Coming up with a proof of concept starts by understanding the potential of a cloud-based solution. For instance, the STM32MP157C-DK2 (AWS Partner Device Catalog) can act as a gateway that can run AWS IoT Greengrass to connect to AWS services and use our predictive maintenance dashboard application to plot condition monitoring sensor data and configure triggers. Using the cloud doesn’t mean that everything falls if the Internet connection crashes. AWS IoT Greengrass can simulate a cloud to keep the platform functional until the system is back online. It can even process data locally, run updates, or take some actions instead of entirely relying on the Internet. Using an STM32MP1 gateway and AWS is thus about making more devices smarter and reliable to ensure that both condition monitoring and predictive maintenance solutions are more robust and flexible.
Until recently, gateways to the cloud often required expensive and powerful machines with hypervisors or complex administration requirements. Installing AWS IoT Greengrass on an STM32MP1 is as straightforward as our tutorial on our STM32 MPU Wiki. Once the system is in place, developers can write code in the cloud and deploy it remotely to increase their productivity. The small size of the STM32MP1 Discovery kit means it’s a lot simpler to test a proof of concept in real-world settings. Moreover, the fact that the STM32MP1 integrates two Cortex-A7 means that it runs our OpenSTLinux distribution, which offers various package options. Engineers looking to build a test platform quickly will gravitate toward the starter package while the developers working on the final version of the software will use the distribution package to customize the operating system massively.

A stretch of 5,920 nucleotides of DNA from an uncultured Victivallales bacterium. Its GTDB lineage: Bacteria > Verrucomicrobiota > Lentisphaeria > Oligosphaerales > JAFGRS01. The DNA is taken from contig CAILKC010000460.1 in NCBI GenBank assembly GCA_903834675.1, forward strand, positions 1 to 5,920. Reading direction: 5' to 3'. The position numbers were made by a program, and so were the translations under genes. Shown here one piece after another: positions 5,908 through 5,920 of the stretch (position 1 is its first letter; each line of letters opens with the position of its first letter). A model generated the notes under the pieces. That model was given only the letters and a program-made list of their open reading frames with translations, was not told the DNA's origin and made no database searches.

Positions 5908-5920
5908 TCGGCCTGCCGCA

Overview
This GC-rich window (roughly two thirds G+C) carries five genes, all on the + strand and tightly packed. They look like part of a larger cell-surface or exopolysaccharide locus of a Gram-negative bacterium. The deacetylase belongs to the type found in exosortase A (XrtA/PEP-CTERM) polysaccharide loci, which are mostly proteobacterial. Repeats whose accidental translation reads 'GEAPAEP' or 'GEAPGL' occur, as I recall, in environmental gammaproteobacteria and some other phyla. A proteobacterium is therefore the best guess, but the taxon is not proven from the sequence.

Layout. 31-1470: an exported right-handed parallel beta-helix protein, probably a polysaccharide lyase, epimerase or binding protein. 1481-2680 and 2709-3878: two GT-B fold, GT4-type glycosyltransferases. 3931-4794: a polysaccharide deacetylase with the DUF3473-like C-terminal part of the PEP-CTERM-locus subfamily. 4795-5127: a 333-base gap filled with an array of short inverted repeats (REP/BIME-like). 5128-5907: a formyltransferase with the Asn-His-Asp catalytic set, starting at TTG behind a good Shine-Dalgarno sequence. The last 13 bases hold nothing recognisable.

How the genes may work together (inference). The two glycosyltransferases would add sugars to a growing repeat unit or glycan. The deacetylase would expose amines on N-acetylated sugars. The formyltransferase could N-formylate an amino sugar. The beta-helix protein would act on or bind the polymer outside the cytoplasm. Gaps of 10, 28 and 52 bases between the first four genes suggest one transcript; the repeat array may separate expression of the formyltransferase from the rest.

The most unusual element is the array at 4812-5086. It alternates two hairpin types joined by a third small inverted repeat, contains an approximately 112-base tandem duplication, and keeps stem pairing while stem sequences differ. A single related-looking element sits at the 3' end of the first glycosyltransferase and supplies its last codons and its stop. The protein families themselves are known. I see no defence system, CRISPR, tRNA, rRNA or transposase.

Predictive Maintenance: A Flexible Edge With Amazon FreeRTOS and IO-Link
As engineers evaluate their proof of concept, one of their first challenges is to connect the sensors nodes and the gateway. Wired connections offer a high level of security and make snooping attacks a lot harder. Wireless technologies can make it easier to retrofit a solution onto older machines and to link assets that are far from one another. Using IO-Link is simpler than teams often expect, and there are IO-Link to serial adapters to connect to gateways, such as our STM32MP1 Discovery board. When using IO-Link, data from up to four sensor node transceivers can route their stream through an IO-Link master to a gateway that will consolidate the information before the cloud processes it.
Companies looking for wireless solutions can use our STM32L4 Discovery kit IoT node (AWS Partner Device Catalog), as an example of a wireless smart sensor node, to talk to AWS using Amazon FreeRTOS and connect to AWS IoT Core or AWS IoT Greengrass on the STM32MP1 gateway to receive updates or relay information. Multiple wireless smart sensor nodes can either send their results to the gateway or immediately transmit them to the cloud.
We also offer libraries to help programmers take advantage of the MCU present on their sensor node to perform a fast Fourier transform or sensor fusion computations. It can be valuable for engineers looking to reduce the amount of data transmitted to the cloud or use the available computational power to process information quicker. Hence, we see that developers not only have the boards, firmware, and tools at their disposal to start implementing condition monitoring or predictive maintenance in their plants, they also have the flexibility to adapt it to their particular use cases.